Left Handed Instruments


Price Range
Results 1 - 28 of 68
1 2 3

Left Handed Instruments

Browse our Range

Why should right-handed guitar players have all the fun? The world can be hard enough on lefties, whether that’s trying to write over an uncomfortable ring-bound pad, using a can-opener or using a tape measure with upside-down numbers. We’ve made it easier for you to find all the instruments a left-handed guitarist could ever need.

Whether you’re looking for Left-Handed Electric Guitars, Left Handed Electro-Acoustic Guitars, Left-Handed Acoustic Guitars, Left Handed Basses or Left Handed Folk Instruments, we have plenty in stock and available for next-day despatch. We proudly cater to left-handed guitarists with our huge range of left-handed guitars, with offerings from all the most popular brands including Fender, Squier, Gibson, Epiphone, PRS, Ibanez, Taylor, Martin and Cordoba.

Having trouble deciding which lefthand guitar is right for you? Head over to our iconic Brighton store, where our resident guitar experts are ready to help you find your perfect guitar. You can also contact us online, over the phone or via email for friendly and knowledgeable advice.

As well as guitars, effects and pickups, we also offer essential guitar companions and accessories such as guitar amps, guitar strings, pedal boards, guitar straps and guitar stands so you can complete your guitar rig.

How do I tell if a guitar is left-handed?

When browsing our store, you’ll find that we indicate if a guitar or bass is left-handed in the title and description. Visually, a left-handed guitar looks like a mirror image of a right-handed version.

If you’re out in the wild, there’s an easy way to check if a guitar is left-handed. Hold the guitar up vertically then check how the text on the headstock is orientated and which way the strings are strung. If the thinnest string is on the left and the thickest is on the right, then it’s a left-handed guitar.

Which brands offer the most choice for left-handed players?

Fender and Gibson offer a wide selection of instruments catered to left-handed guitar players. Their more affordable brands, Squier and Epiphone, also offer an impressive range of high-quality left-hand guitars at a lower price point.

I’m left-handed: do I have to play a left-handed guitar?

Whilst you can learn to play a right-handed guitar upside-down like Eric Gales or MonoNeon or restring a right-handed guitar like Jimi Hendrix, you’ll have a much easier time learning on a guitar designed for left-handed playing.

This is because each string on a guitar has a different thickness. When a left-handed person picks up a “normal” guitar, it feels natural to have the neck in their right hand and the body on their left. Typically, your leading hand, the one you write with, is the hand used for playing rhythms, strumming and picking whilst your “weak” hand is used for “fretting” the notes on the fretboard of the guitar.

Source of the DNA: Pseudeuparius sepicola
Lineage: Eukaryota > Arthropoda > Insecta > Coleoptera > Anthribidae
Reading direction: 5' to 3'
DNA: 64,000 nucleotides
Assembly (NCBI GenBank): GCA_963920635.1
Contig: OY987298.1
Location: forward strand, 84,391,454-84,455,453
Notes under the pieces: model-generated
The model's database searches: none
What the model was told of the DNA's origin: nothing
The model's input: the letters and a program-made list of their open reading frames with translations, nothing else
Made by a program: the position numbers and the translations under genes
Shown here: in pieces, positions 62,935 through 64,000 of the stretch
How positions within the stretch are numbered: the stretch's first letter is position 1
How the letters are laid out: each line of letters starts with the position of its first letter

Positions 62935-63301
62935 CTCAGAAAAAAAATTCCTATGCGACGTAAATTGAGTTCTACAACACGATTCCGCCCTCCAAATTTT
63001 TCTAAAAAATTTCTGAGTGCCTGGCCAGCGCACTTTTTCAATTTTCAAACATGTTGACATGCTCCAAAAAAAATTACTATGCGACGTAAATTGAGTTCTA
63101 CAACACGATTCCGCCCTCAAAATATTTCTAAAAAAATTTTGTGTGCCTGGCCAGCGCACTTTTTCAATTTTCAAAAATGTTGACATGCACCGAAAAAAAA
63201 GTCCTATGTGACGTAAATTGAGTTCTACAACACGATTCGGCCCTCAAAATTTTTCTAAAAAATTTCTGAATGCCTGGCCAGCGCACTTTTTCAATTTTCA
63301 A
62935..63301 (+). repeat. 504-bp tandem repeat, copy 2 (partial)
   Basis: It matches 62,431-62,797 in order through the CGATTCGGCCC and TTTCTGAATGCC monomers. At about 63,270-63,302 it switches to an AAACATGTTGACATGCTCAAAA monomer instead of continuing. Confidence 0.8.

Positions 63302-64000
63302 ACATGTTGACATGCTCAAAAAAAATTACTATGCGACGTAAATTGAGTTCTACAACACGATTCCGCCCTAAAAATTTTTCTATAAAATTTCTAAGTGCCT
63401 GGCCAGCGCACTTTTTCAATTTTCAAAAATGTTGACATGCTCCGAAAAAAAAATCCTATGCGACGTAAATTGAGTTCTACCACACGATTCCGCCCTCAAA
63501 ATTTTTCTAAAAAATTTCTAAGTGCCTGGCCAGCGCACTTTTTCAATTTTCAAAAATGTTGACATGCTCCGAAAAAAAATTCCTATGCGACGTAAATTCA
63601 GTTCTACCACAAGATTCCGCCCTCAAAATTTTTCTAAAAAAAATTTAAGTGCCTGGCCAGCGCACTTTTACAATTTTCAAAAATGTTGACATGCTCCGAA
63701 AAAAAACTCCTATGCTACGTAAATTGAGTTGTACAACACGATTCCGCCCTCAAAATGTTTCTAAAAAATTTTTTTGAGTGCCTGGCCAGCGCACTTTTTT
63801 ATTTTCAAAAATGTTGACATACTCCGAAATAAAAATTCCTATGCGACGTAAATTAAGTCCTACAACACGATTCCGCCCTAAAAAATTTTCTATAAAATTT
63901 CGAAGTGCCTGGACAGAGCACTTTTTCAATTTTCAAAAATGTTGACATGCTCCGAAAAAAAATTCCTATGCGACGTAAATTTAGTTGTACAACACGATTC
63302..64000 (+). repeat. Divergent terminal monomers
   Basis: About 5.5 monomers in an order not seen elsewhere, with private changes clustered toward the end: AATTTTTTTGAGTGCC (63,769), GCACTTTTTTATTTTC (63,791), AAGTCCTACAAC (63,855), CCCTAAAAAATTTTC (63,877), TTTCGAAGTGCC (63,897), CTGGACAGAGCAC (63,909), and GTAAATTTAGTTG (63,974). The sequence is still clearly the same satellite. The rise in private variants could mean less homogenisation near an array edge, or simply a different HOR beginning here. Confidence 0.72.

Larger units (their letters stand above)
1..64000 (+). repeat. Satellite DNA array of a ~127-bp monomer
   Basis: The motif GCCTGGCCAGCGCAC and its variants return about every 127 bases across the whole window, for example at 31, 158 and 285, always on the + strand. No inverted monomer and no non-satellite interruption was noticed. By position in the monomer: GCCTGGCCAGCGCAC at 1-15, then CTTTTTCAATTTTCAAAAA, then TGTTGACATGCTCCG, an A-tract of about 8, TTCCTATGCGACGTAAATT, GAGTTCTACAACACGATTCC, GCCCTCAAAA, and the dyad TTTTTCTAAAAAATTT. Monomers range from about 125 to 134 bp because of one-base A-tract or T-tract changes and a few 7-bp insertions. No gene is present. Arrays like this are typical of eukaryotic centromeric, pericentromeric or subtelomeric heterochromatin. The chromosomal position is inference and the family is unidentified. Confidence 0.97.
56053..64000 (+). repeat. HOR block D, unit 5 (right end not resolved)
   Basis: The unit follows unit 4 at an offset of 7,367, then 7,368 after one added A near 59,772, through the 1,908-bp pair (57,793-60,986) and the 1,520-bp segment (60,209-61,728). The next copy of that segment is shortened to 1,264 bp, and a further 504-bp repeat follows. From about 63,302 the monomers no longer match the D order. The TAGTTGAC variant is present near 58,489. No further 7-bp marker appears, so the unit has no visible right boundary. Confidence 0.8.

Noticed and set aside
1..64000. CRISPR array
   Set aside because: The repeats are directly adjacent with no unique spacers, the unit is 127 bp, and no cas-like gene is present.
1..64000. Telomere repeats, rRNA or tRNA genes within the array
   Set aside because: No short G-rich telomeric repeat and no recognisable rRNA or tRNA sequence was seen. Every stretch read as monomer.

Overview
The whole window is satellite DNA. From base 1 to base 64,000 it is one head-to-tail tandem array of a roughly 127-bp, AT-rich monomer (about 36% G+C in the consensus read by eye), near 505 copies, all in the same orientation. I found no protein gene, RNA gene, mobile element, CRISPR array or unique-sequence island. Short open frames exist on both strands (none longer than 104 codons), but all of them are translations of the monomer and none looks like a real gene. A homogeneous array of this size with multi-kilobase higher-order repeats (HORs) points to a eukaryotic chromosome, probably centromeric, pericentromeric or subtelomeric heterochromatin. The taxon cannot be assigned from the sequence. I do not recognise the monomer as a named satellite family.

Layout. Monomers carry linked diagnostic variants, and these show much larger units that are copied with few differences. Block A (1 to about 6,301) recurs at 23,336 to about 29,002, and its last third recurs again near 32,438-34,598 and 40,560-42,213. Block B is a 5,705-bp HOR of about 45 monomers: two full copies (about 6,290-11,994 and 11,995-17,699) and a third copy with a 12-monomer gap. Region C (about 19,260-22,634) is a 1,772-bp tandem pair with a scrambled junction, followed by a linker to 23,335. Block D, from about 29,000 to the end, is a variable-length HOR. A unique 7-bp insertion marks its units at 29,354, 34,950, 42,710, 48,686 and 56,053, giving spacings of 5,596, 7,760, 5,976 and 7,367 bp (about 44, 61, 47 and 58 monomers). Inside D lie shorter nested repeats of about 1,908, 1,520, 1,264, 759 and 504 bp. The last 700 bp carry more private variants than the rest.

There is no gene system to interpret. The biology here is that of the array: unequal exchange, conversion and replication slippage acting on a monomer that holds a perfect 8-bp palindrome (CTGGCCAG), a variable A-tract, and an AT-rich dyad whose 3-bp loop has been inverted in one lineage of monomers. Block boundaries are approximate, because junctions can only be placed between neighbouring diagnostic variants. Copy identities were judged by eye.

When playing a righthand guitar as a leftie, the strings will be in the wrong order, the controls on an electric guitar will be in the wrong place and the body’s cutaways that provide access to the higher frets will be on the wrong side. The last point is especially an issue on single-cutaway guitars like the Telecaster and the Les Paul.

Can I string a right-handed guitar left-handed?

Yes you can, though this is far from ideal if a left-handed option is available. You’ll likely run into some issues such as the controls or cutaways being on the wrong side, which can stop you from using the guitar to its fullest. You may also have to specially set up the guitar, which can be a lot more hassle than simply buying a left-handed guitar. For example, you may have to file the nut so the thicker E string can fit where the thinner E string usually goes. You may also have to swap the tuners around in case the low E string can’t fit through the hole designed for the high E.

Do left-handed guitars cost more?

Generally, left-handed guitars are at a higher price than their right-handed equivalent. This is because the lower demand for left-handed instruments results in them being made in reduced quantities, which increases their production cost. Whilst this is far from ideal for left-handed guitarists, the amount of options available to lefties today is significantly better since the days of Jimi Hendrix.

Who are the most famous left-handed guitarists?

One of the most famous left-handed guitarists is Jimi Hendrix, who famously played a right-handed guitar that was strung left-handed. This is because left-handed instruments were hard to come by and had to be custom-made. In addition to his incendiary approach to playing the guitar, using a right-handed electric guitar in this gave Jimi a unique tone on the Stratocaster. Because the bridge pickup was upside down, the bass strings were brighter and the treble strings were warmer. To reflect this, the right-handed version of the Hendrix signature Strat has a flipped bridge pickup and a reverse headstock.

Other famous left-handed guitarists include Tony Iommi (Black Sabbath), Kurt Cobain (Nirvana), Paul McCartney (The Beatles), Omar Rodriguez-Lopez (The Mars Volta), surf maestro Dick Dale and blues legend Albert King.